Excellent registered nurses do not always make excellent telephone triage nurses. Imagine a patient complaining of a leg ulcer. The office nurse sees the redness around the wound, smells the odor emitted from the ulcer, feels the lower extremity is warmer than the surrounding areas, and hears the mild shortness of breath that the patient is experiencing. Now imagine assessing that same patient with a blindfold. That is the work of the RN telephone triage nurse: providing telephonic care without the ability to directly see, hear, smell, or touch the patient. These nurses acquire unique assessment and communication skills to elicit these same symptoms. How do you determine who has mastered these skills? It is difficult to ascertain these distinctive skills when interviewing candidates for a telephone triage position. When candidates are hired and are unable to perform essential triage competencies, patient safety is jeopardized and healthcare costs are increased due to nurse turnover. Research indicates that nurse turnover can result in an increase of six percent of a total operational budget. Hiring the best candidate reduces this increased cost while improving nurse retention and ensuring quality care for patients.
Selecting the proficient RN triage nurse is a topic that is consistently questioned by telehealth nurse managers. Qualities of a competent telephone nurse include, among others, active listening, autonomous decision-making skills, multi-tasking, and problem- solving expertise. These characteristics reflect emotional intelligence and critical thinking which impact decision-making and reasoning abilities. Research states that emotional intelligence is a key to performance because the nurse has awareness of her own feelings that leads to a better understanding of the emotions of others. Nurses who exhibit high levels of emotional intelligence demonstrate empathy, provide feedback, view criticism as a growth opportunity, and pause before speaking, resulting in effective communication. Critical-thinking skills allow nurses to analyze critical situations, excel in decision-making, formulate creative options to problems, and remain open-minded to see all aspects of a situation.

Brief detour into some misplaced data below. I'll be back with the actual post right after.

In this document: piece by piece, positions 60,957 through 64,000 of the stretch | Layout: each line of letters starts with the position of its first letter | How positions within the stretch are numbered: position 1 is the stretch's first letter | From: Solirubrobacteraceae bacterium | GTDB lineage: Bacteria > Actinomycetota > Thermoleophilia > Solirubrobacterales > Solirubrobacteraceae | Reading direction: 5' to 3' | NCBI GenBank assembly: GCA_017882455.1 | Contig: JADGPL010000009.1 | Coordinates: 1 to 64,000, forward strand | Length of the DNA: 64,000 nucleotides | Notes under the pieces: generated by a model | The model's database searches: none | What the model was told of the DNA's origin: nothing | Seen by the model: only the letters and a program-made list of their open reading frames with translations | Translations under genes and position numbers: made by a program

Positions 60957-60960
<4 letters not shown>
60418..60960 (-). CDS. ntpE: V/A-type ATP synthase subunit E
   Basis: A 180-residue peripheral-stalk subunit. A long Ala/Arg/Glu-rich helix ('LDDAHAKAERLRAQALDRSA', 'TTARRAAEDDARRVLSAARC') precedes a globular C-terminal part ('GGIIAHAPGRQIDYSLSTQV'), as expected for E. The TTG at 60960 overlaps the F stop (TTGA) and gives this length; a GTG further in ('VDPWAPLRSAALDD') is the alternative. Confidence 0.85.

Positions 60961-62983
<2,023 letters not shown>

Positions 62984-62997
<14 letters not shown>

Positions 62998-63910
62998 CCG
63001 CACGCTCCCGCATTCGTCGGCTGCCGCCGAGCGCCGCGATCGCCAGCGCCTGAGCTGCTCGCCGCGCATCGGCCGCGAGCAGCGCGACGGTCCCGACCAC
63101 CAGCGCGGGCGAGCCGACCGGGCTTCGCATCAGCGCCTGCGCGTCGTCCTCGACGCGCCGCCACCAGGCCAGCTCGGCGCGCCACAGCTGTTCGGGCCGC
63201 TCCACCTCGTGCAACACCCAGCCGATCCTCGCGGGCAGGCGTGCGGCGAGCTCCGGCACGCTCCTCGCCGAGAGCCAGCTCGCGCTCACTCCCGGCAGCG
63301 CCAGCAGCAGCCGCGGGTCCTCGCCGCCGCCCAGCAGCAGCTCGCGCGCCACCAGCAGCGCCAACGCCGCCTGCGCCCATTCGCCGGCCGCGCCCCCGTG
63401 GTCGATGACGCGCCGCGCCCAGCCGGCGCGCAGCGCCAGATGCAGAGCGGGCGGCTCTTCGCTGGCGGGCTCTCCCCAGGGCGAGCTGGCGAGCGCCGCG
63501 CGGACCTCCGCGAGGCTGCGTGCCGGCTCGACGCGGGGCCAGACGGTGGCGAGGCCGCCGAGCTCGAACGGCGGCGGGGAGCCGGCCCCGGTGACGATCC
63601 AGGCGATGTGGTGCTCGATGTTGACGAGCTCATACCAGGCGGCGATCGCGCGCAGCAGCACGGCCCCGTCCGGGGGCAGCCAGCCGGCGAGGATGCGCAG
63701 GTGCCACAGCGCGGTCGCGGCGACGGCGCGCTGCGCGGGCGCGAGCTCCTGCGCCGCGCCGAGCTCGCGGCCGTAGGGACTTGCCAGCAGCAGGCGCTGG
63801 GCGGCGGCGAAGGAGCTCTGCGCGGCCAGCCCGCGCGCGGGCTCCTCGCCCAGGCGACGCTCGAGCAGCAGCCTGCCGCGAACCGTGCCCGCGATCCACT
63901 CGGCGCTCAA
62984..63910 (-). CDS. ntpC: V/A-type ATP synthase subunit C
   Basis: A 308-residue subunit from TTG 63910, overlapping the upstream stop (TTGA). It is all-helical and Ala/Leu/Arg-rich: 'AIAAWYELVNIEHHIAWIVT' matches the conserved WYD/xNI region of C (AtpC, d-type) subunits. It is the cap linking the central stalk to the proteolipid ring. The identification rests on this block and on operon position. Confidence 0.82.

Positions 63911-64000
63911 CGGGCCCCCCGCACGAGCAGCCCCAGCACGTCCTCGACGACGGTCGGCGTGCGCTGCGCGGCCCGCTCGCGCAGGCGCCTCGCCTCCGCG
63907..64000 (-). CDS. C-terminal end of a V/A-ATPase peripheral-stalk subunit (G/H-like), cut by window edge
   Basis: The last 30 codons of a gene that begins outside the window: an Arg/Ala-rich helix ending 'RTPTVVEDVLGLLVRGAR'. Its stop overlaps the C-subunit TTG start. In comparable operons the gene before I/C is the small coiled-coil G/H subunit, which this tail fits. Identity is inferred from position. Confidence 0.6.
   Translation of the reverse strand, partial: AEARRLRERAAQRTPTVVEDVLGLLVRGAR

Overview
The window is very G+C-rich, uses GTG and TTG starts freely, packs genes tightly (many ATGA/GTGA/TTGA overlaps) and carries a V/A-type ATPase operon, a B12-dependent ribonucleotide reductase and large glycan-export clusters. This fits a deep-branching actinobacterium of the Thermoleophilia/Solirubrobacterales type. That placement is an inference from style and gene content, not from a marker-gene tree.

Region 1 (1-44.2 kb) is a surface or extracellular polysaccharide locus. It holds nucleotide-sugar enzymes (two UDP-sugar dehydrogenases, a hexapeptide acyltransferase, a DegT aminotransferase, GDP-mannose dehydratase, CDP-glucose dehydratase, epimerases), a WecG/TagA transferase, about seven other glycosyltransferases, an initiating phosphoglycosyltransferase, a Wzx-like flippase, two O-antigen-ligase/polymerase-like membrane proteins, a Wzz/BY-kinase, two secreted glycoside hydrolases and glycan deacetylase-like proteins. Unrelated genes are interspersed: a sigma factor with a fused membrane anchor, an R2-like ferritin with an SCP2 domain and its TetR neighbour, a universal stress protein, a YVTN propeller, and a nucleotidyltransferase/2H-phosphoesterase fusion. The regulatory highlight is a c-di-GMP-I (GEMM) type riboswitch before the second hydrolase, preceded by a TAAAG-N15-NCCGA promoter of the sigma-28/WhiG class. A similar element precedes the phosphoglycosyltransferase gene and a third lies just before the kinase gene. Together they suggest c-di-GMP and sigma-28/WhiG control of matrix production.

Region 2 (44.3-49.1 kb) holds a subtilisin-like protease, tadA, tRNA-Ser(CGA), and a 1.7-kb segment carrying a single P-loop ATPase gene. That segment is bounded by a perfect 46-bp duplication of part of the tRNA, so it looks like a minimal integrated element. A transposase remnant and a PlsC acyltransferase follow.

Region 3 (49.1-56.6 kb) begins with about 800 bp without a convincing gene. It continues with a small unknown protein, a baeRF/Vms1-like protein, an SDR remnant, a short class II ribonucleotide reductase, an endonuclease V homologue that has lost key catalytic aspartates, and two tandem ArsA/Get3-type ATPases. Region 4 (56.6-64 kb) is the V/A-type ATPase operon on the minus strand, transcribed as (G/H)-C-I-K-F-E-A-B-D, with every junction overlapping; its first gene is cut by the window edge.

This poster presentation provides an interview format that supports nurse managers in finding the best telephone triage candidate. The interview begins with reviewing the resume for attention to detail and documentation clarity. Job history reveals dependability and experience to include a minimum of 3-5 years in acute care and ambulatory care nursing preferably in an autonomous environment. The interview includes the first phone call to the candidate revealing voice tone and telephone etiquette. At the face-to-face interview, the candidate is asked to draw a picture of teamwork which exhibits critical-thinking skills. Specific behavioral questions that embrace emotional intelligence and critical-thinking aptitude are asked, and information, such as orientation is omitted to determine a questioning attitude.
Does the interview process make that much of a difference in selecting excellent RN Telephone triage nurses? Absolutely. Nurses hired using these interviewing techniques are patient-focused and great collaborators, handle frequent stressful situations, and formulate high-quality dispositions providing safe nursing care while displaying empathy: a win for the nurse and the patient!